Sunday, March 19, 2017

Week VII

I thoroughly enjoyed reading the Burrows et al paper. I found it extremely interesting that an enriched environment could enhance learning, memory, and synaptic plasticity. I also found it interesting that something as simple as environmental enrichment (EE) could ameliorate behavioral deficits associated with psychiatric disorders. According to multiple sources EE functions by upregulating the expression of NMDAR subunits. However, I was not completely convinced of the results presented in the paper.
Chronic administration of clozapine is said to ameliorate the deficits associated with knockout of the mGlu5 receptor and is accompanied by an increase in NMDAR. The paper postulated that the “therapeutic effects of a positive environment” parallels the therapeutic effect seen in pharmacological treatment. I would have liked to have seen data of mice that were administered clozapine and then run through the behavioral tests. That way there could have been a direct comparison of these two forms of therapy to strengthen the idea that these two therapies parallel one another.
 The researchers assume all of the effects they saw of EE are due to increased expression of NMDAR subunits. I also would have liked to see data regarding NMDAR expression to confirm that NMDAR expression was indeed upregulated. I would be much more convinced of the implications of this research had the researchers performed experiments directly measuring glutamate receptor expression.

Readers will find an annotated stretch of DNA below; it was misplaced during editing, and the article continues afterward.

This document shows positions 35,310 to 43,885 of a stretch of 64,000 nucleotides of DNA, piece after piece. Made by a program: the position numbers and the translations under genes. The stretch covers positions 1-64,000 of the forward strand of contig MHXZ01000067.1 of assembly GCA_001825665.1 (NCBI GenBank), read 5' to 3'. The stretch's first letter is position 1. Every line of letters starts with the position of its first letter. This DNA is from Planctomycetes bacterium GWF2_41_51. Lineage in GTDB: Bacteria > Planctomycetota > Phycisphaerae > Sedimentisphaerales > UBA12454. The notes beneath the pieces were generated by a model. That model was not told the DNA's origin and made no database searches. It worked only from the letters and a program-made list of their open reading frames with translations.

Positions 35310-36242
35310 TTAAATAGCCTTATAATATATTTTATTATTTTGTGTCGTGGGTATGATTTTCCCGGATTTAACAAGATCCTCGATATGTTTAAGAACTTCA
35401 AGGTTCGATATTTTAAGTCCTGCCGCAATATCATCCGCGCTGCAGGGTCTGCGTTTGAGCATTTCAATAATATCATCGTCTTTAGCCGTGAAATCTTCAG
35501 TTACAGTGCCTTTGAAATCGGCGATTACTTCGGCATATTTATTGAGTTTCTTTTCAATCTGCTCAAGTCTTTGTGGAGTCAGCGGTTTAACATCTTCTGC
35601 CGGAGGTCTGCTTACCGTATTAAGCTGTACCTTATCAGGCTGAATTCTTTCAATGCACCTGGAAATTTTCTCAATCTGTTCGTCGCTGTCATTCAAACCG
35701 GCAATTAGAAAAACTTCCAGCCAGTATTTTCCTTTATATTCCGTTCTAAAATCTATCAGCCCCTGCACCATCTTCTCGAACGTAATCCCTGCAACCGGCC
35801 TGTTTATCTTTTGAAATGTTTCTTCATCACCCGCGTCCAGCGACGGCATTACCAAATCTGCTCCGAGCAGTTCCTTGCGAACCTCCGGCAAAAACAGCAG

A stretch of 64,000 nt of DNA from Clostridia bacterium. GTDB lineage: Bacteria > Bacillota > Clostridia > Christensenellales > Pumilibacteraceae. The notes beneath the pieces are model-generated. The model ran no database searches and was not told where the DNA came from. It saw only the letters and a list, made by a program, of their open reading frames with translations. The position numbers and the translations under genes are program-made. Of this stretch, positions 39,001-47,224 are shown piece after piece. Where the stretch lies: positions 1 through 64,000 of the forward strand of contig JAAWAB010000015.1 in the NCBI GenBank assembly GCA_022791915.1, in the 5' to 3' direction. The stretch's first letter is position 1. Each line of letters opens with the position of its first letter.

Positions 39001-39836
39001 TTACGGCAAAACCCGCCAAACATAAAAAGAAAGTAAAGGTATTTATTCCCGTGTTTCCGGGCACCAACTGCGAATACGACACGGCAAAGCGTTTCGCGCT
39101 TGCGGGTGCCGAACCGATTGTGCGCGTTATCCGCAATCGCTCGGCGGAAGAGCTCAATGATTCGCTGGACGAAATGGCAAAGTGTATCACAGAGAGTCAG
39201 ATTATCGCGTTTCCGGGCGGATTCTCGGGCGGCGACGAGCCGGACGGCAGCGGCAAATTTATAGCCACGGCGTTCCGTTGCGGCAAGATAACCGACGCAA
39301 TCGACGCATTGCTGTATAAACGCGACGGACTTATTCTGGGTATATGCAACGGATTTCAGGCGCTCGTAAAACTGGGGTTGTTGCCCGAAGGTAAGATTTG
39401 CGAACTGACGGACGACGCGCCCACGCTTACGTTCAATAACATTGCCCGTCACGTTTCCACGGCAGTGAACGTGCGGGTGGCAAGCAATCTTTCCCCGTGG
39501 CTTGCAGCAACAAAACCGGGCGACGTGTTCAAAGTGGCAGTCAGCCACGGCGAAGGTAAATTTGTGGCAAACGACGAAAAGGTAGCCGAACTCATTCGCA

During last week’s journal club we discussed how few, if any of us, thought the two models of schizophrenia presented were lacking. This week’s set of papers also offered two new models of schizophrenia. Once again focusing on the Burrows et al paper, I felt this paper was similar to the Ayhan paper in that both papers attempted to target a specific aspect of schizophrenia, in this case, mutations in a specific receptor. (D2R vs mGlu5 respectively) In both cases I felt the researchers were successful in picking apart a specific aspect of the disorder, but overall are not “great” models of schizophrenia as a whole. Both papers attempted to target the cognitive deficits associated with the disease, but neither attempt to target the positive/negative symptoms associated with the disorder. Presently it seems like schizophrenia is an umbrella term that in theory encompasses a wide range of different disorders. It is very possible that the issue does not lie with model so much as an issue with how we classify schizophrenia in general

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